Here’s Why Teal Pumpkins Are The Must-Have Halloween Decoration This Year

For kids with allergies, candy can be the scariest Halloween treat of them all.

From costumes to candy, Halloween has always been one of the most entertaining holidays. However, for children with food allergies, those sweet treats can invoke nightmares far scarier than any monster movie ever could. But, thanks to the Teal Pumpkin Project, Food Allergy Research & Education (FARE) continues to raise awareness about food allergies and promote inclusion of all trick-or-treaters throughout the Halloween season.

Launched in 2014, this nationwide campaign encourages adults to provide a non-food alternative to Halloween candy for trick-or-treaters. Participants need only place a teal pumpkin – the color of food allergy awareness – on their front porch to indicate that their treats are safe for everyone. Doing so ensures no child will be excluded from the Halloween festivities simply because of their health concerns.

"Halloween can be a tricky time for families managing food allergies," the Teal Pumpkin Project's website states. "Many traditional Halloween treats aren't safe for children with life-threatening food allergies. The Teal Pumpkin Project promotes safety, inclusion and respect of individuals managing food allergies. This worldwide movement offers an alternative for kids with food allergies, as well as other children for whom candy is not an option. It keeps Halloween a fun, positive experience for all!"


"Halloween is the perfect time to ensure that every child feels included and special," Tonya Winders, president and CEO of the Allergy & Asthma Network, said in an endorsement of the Teal Pumpkin Project. "By participating in the Teal Pumpkin Project you can make this a reality for the 6 million kids living with life threatening food allergies. Allergy & Asthma Network is happy to collaborate so that every block in America has at least one home where if even for a moment, all children feel safe and welcome to trick or treat."

As FARE notes, food allergies are a life-altering and potentially life-threatening disease, and a growing public health issue. In the U.S., one out of every 13 children has a food allergy, which amounts to roughly two in every classroom. For these children, even a tiny amount of their allergen has the potential to cause a severe reaction. Thus, while FARE welcomes adults to offer candy in addition to the non-food treats, the organization wants people to do so in a smart, informed fashion.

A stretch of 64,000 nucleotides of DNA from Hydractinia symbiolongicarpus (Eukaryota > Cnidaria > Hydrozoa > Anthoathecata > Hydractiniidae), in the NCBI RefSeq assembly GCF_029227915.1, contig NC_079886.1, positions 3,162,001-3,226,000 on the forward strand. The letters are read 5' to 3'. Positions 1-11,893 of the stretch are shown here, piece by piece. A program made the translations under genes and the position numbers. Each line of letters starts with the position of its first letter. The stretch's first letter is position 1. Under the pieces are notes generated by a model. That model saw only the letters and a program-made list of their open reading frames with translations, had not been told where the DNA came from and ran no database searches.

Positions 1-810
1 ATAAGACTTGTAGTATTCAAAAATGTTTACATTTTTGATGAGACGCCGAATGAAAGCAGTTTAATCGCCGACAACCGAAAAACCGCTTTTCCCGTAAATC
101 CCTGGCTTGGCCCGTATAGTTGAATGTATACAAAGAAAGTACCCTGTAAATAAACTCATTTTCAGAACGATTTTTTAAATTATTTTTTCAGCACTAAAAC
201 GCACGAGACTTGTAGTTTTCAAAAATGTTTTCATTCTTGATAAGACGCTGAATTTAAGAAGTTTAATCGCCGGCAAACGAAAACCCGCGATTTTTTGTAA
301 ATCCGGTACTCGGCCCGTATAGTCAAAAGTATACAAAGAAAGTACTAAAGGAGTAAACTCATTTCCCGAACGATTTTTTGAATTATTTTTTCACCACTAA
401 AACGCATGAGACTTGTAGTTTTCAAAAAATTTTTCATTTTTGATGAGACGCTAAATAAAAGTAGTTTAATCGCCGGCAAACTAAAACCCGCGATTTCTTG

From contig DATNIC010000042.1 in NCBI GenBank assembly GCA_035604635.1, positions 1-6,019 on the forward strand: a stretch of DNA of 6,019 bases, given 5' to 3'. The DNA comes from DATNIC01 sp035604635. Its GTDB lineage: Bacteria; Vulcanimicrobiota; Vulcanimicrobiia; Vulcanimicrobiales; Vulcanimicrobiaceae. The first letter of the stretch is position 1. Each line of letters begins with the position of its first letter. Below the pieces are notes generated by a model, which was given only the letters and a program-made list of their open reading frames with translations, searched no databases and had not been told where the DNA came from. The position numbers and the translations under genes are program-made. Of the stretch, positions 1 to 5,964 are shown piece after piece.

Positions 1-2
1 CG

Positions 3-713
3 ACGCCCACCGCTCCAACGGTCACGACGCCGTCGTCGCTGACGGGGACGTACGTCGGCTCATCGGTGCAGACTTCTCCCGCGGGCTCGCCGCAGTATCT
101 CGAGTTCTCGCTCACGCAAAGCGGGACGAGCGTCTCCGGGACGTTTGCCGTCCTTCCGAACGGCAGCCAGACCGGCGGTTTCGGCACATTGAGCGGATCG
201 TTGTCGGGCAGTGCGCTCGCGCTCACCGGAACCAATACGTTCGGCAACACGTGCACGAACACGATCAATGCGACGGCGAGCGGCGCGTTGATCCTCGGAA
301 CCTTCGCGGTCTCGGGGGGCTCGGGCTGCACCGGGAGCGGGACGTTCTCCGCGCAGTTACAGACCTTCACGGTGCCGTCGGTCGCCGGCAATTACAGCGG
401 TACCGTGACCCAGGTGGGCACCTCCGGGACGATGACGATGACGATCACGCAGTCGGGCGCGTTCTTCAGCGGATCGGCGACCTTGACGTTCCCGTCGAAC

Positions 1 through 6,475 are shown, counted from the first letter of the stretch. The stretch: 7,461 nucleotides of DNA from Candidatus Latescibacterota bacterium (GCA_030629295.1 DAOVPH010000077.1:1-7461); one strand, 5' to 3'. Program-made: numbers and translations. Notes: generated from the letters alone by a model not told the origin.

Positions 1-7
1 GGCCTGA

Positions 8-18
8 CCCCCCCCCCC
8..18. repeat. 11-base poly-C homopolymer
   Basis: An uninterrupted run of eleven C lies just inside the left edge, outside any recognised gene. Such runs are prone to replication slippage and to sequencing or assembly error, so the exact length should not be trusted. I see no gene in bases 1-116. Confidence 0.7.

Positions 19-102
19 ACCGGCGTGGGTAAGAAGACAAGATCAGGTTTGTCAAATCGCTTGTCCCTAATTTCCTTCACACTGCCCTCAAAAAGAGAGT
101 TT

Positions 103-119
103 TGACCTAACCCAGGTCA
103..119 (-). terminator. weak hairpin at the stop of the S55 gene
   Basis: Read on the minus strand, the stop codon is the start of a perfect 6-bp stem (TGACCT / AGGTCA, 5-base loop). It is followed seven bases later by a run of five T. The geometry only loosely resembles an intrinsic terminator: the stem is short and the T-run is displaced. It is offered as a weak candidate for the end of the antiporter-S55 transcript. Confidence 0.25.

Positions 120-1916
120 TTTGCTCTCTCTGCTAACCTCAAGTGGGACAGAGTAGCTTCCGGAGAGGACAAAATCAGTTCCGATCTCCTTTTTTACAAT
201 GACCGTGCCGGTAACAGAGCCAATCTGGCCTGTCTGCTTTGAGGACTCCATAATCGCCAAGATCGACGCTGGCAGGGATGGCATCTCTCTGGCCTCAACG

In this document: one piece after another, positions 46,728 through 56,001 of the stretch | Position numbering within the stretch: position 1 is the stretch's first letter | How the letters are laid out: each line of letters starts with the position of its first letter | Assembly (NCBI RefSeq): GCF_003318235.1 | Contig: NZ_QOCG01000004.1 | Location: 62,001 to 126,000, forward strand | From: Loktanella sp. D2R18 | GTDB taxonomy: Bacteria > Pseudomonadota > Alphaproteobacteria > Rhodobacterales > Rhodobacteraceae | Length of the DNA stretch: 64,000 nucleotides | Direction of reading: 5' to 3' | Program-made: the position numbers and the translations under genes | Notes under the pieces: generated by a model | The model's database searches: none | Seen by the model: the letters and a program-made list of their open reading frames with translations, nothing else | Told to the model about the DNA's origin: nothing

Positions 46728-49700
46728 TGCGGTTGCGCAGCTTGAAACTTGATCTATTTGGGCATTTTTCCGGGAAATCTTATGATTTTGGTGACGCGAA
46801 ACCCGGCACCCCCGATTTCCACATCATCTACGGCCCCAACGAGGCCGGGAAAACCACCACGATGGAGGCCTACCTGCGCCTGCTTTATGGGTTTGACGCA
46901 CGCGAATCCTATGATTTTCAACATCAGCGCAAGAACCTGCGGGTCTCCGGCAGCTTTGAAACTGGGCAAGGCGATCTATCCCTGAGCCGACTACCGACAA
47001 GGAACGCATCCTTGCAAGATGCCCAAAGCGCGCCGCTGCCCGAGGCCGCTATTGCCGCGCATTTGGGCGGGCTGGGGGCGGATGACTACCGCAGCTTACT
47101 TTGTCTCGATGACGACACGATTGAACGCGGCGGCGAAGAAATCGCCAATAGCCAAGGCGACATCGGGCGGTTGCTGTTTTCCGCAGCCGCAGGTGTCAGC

For instance, some non-food alternatives, such as some varieties of moldable clay, might contain ingredients that could trigger an allergic reaction. Adults should research the treats they intend to give away to guarantee that their teal pumpkin doesn't end up misleading this vulnerable group.

"Virtually any food can cause a reaction," FARE states. "Many popular Halloween candies contain nuts, milk, egg, soy or wheat, which are some of the most common allergens in children and adults. Additionally, many miniature or fun-size versions of candy items contain different ingredients than their full-size counterparts and some miniature candy items may not have labels, so it is difficult for parents to determine whether these items are safe for their child with food allergies."

For those who aren't sure which non-food treats are viable alternatives, FARE offers a comprehensive list:

  • Glow sticks, bracelets, or necklaces
  • Pencils, pens, crayons or markers
  • Bubbles
  • Halloween erasers or pencil toppers
  • Mini Slinkies
  • Whistles, kazoos, or noisemakers
  • Bouncy balls
  • Finger puppets or novelty toys
  • Coins
  • Spider rings
  • Vampire fangs
  • Mini notepads
  • Playing cards
  • Bookmarks
  • Stickers
  • Stencils

Once you've committed to the Teal Pumpkin Project, simply add your address to the official participation map so concerned trick-or-treaters can plot out the safest route this Halloween. Ultimately, non-food treats promote inclusion by providing a safe, fun alternative for children with food allergies and other conditions. Help keep the "all" in Halloween by making sure every trickster has access to the appropriate treats.

Cover image via EvgeniiAnd / Shutterstock


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